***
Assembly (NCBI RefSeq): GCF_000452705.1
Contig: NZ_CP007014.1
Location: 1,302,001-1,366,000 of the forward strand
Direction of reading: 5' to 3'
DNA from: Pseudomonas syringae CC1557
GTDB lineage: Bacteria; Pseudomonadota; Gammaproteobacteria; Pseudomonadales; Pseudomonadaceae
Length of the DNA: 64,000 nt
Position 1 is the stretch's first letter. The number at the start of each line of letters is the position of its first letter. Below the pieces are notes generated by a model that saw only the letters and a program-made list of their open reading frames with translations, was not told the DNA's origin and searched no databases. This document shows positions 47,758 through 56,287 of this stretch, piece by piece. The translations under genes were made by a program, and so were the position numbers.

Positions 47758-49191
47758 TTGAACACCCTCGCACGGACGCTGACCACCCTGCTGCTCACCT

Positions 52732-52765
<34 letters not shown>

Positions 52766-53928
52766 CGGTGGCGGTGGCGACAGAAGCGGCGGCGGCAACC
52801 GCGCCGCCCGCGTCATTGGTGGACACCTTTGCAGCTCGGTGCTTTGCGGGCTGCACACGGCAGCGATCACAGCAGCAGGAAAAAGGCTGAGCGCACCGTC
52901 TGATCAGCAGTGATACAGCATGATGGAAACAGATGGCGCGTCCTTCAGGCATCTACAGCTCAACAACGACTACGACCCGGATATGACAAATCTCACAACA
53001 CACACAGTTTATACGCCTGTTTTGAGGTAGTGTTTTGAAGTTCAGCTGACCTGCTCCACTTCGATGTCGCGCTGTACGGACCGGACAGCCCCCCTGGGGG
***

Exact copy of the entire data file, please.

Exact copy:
Assembly (NCBI RefSeq): GCF_000452705.1
Contig: NZ_CP007014.1
Location: 1,302,001-1,366,000 of the forward strand
Direction of reading: 5' to 3'
DNA from: Pseudomonas syringae CC1557
GTDB lineage: Bacteria; Pseudomonadota; Gammaproteobacteria; Pseudomonadales; Pseudomonadaceae
Length of the DNA: 64,000 nt
Position 1 is the stretch's first letter. The number at the start of each line of letters is the position of its first letter. Below the pieces are notes generated by a model that saw only the letters and a program-made list of their open reading frames with translations, was not told the DNA's origin and searched no databases. This document shows positions 47,758 through 56,287 of this stretch, piece by piece. The translations under genes were made by a program, and so were the position numbers.

Positions 47758-49191
47758 TTGAACACCCTCGCACGGACGCTGACCACCCTGCTGCTCACCT

Positions 52732-52765
<34 letters not shown>

Positions 52766-53928
52766 CGGTGGCGGTGGCGACAGAAGCGGCGGCGGCAACC
52801 GCGCCGCCCGCGTCATTGGTGGACACCTTTGCAGCTCGGTGCTTTGCGGGCTGCACACGGCAGCGATCACAGCAGCAGGAAAAAGGCTGAGCGCACCGTC
52901 TGATCAGCAGTGATACAGCATGATGGAAACAGATGGCGCGTCCTTCAGGCATCTACAGCTCAACAACGACTACGACCCGGATATGACAAATCTCACAACA
53001 CACACAGTTTATACGCCTGTTTTGAGGTAGTGTTTTGAAGTTCAGCTGACCTGCTCCACTTCGATGTCGCGCTGTACGGACCGGACAGCCCCCCTGGGGG